With the mistreatment of junior lawyers becoming routine, it’s time for an industry cultural shake-up. Enough is enough, writes Stefanie Costi.
Long work hours, demanding workloads, and allegations of bullying and harassment are driving up-and-coming law graduates away from the industry.
Recent reports have reinforced this harsh reality for young lawyers who are remaining silent to save their jobs.
Fifty-nine per cent of legal professionals had been harassed in the first five years of their career, and just 19 per cent reported it, according to The Review of Sexual Harassment in Victorian Courts and VCAT.
The Equal Opportunity Commission to the South Australian Attorney-General report, which surveyed over 600 lawyers on their workplace culture, found 42 per cent of respondents had suffered sexual or discriminatory mistreatment at work. Of those, 94.4 per cent said they were harassed by a person more senior. Almost a quarter of junior lawyers surveyed admitted they had considered leaving or had left the profession altogether due to mistreatment.
In the International Bar Association’s Us Too? Bullying and Sexual Harassment in the Legal Profession 2019 report, which studied 6,980 lawyers in 135 countries, 73 per cent of Australian female and 50 per cent of male respondents reported being bullied – higher than the global average. Only 58 per cent of those had confidence in those tasked with handling such complaints.
These reports and incidences of alleged emotional abuse, sometimes escalating to physical attacks under the guise of “training”, are commonly discussed among recent law graduates such as myself, but junior lawyers fear taking complaints to higher levels. There are always more graduates than graduate-level opportunities, and law is an incredibly hierarchical profession. No junior wants to rock the boat. “Put up and shut up” is the only way to advance.
Junior minorities, the most vulnerable
Alexandra Grayson, a principal lawyer who manages the Sydney Employment and Industrial Relations arm of Maurice Blackburn, said minority law graduates are particularly susceptible to workplace bullying and harassment.
“When this [graduate vulnerability] is combined with intersectional vulnerability, including race, gender, disability, and LGBTIQ+ status, then their predicament can become even more serious.”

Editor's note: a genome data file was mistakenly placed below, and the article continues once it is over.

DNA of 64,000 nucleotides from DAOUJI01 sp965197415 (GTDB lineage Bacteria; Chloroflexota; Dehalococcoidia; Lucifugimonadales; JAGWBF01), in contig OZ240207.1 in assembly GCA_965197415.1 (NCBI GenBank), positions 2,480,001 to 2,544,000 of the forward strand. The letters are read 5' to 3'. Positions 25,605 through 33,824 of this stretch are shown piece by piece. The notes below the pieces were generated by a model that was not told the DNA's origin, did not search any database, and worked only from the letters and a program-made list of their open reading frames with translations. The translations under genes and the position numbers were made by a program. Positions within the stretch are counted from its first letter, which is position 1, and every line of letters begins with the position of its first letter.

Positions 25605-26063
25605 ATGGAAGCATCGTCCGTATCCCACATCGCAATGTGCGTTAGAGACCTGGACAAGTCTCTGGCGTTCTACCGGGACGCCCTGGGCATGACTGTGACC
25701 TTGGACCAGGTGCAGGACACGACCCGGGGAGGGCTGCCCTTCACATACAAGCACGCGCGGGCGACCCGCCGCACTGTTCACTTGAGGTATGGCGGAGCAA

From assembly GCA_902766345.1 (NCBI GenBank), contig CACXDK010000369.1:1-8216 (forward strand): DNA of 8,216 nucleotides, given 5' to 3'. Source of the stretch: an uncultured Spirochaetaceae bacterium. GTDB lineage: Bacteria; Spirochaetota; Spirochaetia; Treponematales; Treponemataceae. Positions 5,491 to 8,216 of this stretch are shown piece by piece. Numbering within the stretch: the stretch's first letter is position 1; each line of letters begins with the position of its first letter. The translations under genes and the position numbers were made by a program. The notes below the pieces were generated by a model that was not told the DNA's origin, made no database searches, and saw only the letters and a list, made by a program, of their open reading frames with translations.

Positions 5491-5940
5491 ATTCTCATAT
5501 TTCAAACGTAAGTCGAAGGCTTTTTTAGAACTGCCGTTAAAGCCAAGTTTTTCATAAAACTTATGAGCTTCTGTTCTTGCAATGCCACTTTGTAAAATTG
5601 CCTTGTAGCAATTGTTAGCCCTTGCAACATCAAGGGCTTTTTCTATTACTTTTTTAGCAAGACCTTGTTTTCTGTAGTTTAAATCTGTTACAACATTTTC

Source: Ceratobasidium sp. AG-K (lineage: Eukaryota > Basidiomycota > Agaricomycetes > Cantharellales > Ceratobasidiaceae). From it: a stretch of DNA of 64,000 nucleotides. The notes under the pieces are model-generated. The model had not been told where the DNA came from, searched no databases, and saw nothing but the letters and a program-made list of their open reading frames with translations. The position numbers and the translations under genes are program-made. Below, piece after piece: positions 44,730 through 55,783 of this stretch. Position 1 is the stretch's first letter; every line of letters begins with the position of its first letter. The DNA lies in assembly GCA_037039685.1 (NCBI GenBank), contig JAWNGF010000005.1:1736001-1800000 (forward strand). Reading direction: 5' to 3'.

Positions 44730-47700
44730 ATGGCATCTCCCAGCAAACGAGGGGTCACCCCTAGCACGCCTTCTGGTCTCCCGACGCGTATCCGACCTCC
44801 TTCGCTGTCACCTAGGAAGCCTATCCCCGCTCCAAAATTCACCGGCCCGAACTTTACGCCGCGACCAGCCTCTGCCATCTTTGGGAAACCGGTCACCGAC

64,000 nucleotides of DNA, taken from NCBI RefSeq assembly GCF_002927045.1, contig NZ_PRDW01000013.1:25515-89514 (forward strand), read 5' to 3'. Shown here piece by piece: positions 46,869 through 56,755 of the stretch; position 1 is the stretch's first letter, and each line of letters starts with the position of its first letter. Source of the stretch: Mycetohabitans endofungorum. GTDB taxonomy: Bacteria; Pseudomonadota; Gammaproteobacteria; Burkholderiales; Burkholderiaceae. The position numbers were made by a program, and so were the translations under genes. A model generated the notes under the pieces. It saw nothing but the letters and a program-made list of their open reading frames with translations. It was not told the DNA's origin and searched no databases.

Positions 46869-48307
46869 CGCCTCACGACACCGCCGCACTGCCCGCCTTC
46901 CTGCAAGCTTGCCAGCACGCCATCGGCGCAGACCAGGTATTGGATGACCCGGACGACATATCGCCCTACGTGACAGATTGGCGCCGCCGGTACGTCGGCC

Outside of the firm, graduates can join the relevant union and make complaints to the Legal Services Commissioner and, in some cases, to the Australian Human Rights Commission and the Fair Work Commission. But reporting abuse can ruin one’s chances of getting a good reference for future employment.
Regulators failing law graduates
Each state has an external regulator where junior staff can report workplace misconduct, but the recent industry surveys show that juniors question whether they will be taken seriously.
“The most significant issue is that those regulators are understaffed and under-resourced in investigating and prosecuting for psychological injuries caused by bullying and harassment in the workplace,” said Ms Grayson.
“I am frequently told by my clients, in the legal profession and otherwise, that their complaints about these matters are not taken seriously by SafeWork NSW, and no action is taken,” she said, noting that The Australian Financial Review had also reported recently that a recent SafeWork NSW investigation of a law firm was closed without any action being taken.
All of which starkly illustrates the need for regulators to more comprehensively investigate links between working conditions and mental health, particularly amongst juniors, in the legal profession. Ms Grayson said she would like to see each regulator set up a properly funded, discrete bullying, harassment and sexual harassment directorate tasked with proactively and rigorously examining the issues.
Change begins from within
However, watchdogs cannot carry the entire responsibility for change. The culture of harassment and bullying must change proactively from within the profession.
“It is fundamental to a strong culture, free of bullying and harassment, that financial metrics are not the only measure of partner performance”, Ms Grayson said. “Good people management, especially of the most vulnerable members of staff, should be seen as an essential element of good performance as a partner and a leader.”
How can workplaces better support their juniors?
Firms should consider:
- Independent cultural reviews and anonymous surveys;
- Internal and external anonymous complaints systems;
- Developing policies and procedures that set the standard of workplace behaviour and support reporting of breaches;
- Public assurances from the board and seniors that complaints will be properly investigated, with no repercussions for making complaints;
- Reviewing policies and practices for managing workloads;
- Mandatory HR reporting of substantiated bullying and harassment complaints to board level;
- Appointing a graduate lawyer supervisor to receive anonymous complaints;
- Formal appointment of mentors at a partner level for graduates; and
- Access to an independent support hotline.
Stefanie Costi is a junior lawyer and director of Costi Copywriting.